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Mechanistic modelling of treatment resistance in cancer


Key facts

Type of research degree
Application deadline
Ongoing deadline
Project start date
Tuesday 1 October 2024
Country eligibility
International (open to all nationalities, including the UK)
Competition funded
Source of funding
University of Leeds
Dr Tyler Cassidy
School of Mathematics
Research groups/institutes
Applied Mathematics, Applied Nonlinear Dynamics, Mathematical biology & medicine
<h2 class="heading hide-accessible">Summary</h2>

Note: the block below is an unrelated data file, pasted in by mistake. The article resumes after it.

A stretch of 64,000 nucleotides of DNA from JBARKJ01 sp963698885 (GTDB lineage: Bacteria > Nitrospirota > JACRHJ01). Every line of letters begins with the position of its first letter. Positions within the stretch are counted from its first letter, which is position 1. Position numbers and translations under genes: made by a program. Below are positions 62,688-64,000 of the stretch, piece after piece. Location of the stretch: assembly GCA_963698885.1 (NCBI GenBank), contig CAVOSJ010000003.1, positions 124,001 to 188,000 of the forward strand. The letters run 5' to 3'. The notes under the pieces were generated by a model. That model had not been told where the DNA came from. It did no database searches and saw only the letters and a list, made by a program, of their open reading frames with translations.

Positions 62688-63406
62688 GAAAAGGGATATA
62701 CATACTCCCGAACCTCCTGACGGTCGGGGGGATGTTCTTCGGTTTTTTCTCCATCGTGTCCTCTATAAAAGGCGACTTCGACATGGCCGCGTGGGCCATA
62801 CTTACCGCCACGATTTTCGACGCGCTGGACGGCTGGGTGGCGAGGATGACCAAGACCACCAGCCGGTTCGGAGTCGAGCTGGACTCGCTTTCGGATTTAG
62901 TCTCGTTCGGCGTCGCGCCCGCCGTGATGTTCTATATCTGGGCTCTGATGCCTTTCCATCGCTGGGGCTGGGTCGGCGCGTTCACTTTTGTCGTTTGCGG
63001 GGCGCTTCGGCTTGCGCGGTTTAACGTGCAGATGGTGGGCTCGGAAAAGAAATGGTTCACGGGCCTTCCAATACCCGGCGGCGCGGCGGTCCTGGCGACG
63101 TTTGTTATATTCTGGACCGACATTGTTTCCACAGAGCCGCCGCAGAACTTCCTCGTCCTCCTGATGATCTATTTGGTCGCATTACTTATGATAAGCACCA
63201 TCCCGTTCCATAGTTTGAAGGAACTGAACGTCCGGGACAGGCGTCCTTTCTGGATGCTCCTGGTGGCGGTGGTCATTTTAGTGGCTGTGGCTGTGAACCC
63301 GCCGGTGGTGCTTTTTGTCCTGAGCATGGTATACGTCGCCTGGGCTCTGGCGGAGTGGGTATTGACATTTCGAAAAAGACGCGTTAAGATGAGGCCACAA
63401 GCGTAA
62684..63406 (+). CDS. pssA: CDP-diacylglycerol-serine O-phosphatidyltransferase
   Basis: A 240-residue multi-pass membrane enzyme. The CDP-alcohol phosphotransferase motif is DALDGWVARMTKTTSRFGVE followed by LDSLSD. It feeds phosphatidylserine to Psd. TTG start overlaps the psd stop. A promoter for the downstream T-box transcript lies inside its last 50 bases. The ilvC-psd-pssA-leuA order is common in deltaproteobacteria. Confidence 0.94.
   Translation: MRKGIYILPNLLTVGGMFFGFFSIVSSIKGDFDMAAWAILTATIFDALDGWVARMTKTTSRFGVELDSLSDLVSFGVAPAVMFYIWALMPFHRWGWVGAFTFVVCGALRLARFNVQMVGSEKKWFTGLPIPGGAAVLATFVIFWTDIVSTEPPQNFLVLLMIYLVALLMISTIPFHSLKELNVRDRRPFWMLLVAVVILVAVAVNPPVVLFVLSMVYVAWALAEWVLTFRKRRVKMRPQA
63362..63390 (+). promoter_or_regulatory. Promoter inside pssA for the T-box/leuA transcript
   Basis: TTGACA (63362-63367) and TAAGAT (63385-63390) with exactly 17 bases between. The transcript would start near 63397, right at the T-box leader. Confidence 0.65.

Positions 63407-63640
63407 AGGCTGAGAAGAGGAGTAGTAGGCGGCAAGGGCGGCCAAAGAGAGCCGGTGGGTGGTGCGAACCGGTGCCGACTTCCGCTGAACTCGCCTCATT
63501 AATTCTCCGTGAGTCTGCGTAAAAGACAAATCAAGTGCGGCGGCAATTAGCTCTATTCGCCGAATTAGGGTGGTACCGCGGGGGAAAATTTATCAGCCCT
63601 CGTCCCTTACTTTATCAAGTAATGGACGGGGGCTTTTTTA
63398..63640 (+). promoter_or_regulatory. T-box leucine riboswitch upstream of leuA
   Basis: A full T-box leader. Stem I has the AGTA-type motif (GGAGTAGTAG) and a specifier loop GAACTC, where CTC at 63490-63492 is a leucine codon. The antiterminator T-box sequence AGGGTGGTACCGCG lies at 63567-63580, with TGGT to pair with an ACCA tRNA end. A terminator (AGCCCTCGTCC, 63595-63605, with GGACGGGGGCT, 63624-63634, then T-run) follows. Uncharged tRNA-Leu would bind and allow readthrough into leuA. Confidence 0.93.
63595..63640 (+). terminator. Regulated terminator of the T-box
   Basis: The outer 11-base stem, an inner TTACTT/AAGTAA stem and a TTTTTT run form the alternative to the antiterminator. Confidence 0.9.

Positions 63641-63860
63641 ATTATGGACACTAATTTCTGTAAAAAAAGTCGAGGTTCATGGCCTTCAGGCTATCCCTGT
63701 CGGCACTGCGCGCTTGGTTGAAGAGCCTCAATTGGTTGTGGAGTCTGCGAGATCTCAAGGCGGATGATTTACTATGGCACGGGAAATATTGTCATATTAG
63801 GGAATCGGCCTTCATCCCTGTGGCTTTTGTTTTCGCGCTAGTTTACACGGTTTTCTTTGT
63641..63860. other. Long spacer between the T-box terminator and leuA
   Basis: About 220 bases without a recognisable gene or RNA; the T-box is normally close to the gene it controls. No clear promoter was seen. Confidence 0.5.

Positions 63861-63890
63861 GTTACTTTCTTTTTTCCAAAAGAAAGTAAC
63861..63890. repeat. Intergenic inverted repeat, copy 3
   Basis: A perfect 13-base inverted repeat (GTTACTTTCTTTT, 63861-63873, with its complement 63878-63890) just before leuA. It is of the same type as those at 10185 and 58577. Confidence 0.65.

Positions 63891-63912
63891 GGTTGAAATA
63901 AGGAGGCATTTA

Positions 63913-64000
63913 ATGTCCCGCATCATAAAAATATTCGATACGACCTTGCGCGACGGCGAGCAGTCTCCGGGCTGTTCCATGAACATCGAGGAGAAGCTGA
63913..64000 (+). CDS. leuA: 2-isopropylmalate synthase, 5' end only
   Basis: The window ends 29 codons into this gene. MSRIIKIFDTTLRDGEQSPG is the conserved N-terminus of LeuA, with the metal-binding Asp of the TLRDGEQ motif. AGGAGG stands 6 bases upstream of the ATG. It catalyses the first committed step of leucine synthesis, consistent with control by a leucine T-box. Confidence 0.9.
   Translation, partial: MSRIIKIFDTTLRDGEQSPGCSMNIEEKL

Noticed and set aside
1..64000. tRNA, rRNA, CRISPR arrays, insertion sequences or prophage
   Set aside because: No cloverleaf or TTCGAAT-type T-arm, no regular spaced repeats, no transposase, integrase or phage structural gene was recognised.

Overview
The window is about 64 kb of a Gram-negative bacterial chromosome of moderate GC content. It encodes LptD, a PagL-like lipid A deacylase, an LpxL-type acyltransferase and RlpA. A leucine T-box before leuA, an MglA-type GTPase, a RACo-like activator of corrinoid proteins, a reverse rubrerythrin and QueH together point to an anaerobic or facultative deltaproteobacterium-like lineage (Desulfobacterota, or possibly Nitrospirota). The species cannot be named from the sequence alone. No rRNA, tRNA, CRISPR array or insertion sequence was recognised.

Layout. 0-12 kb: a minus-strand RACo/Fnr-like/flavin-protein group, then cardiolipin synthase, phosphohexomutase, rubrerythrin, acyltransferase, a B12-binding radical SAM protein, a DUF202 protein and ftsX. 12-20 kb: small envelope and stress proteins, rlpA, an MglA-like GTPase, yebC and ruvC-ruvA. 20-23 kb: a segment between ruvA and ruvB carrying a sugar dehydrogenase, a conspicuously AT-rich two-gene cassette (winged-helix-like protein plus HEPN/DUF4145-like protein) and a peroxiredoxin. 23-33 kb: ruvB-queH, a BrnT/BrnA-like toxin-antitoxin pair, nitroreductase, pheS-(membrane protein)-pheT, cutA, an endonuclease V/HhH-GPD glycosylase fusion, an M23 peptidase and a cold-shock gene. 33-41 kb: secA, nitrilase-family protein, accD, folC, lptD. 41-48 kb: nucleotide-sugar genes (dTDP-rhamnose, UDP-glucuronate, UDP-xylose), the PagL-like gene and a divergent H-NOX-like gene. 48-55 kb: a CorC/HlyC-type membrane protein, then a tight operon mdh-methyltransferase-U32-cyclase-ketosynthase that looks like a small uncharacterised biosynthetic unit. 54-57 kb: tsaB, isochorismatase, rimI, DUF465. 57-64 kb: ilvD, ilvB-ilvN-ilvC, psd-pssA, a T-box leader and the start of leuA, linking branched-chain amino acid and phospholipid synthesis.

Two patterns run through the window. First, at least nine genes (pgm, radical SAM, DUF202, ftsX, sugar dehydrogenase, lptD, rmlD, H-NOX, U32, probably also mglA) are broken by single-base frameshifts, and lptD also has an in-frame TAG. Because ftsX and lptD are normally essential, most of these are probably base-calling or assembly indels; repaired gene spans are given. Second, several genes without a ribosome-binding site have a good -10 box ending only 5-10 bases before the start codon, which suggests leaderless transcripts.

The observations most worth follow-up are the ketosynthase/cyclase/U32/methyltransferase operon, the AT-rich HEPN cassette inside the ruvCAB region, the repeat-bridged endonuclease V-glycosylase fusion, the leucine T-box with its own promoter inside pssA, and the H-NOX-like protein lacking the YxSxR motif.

Despite advances in targeted medicine, most patients with advanced cancer will experience drug resistance, treatment failure and, ultimately, disease recurrence. This drug resistance, long thought to result from genetic heterogeneity and Darwinian evolution, is increasingly understood as the result of non-genetic evolutionary adaptations to therapy. Recent experimental studies identifies the importance of reversible drug-tolerant phenotypes in driving drug resistance to anti-cancer therapy. This phenotypic adaptation is modulated by a number of complex physiological factors, including the current state of the tumour population and microenvironment, as well as the life history of the parental cell. As systems-level experiments of the complex interactions driving treatment resistance are currently intractable, mathematical models are integral to our understanding of how therapeutic selection pressure shapes the epigenetic evolution of malignant tumours. The proposed research will advance the development of mathematical models to understand the reversible epigenetic resistance observed experimentally. <br /> <br /> Many of the existing mathematical models of intra-tumour dynamics extensively use the theoretical framework of evolutionary game theory. There, treatment-driven evolution is typically modelled as a multi-species replicator equation describing clonal dynamics over fixed genetic landscapes. In these models, tumour dynamics are entirely determined by clonal frequency and pre-determined sensitivity to therapy. However, these evolutionary games are incompatible with the continuous phenotypic adaptation to therapy that is increasingly observed in experiments. Thus, the proposed research will develop a mathematical framework to characterise this continuous adaptation and techniques to calibrate the resulting mathematical models to appropriate data.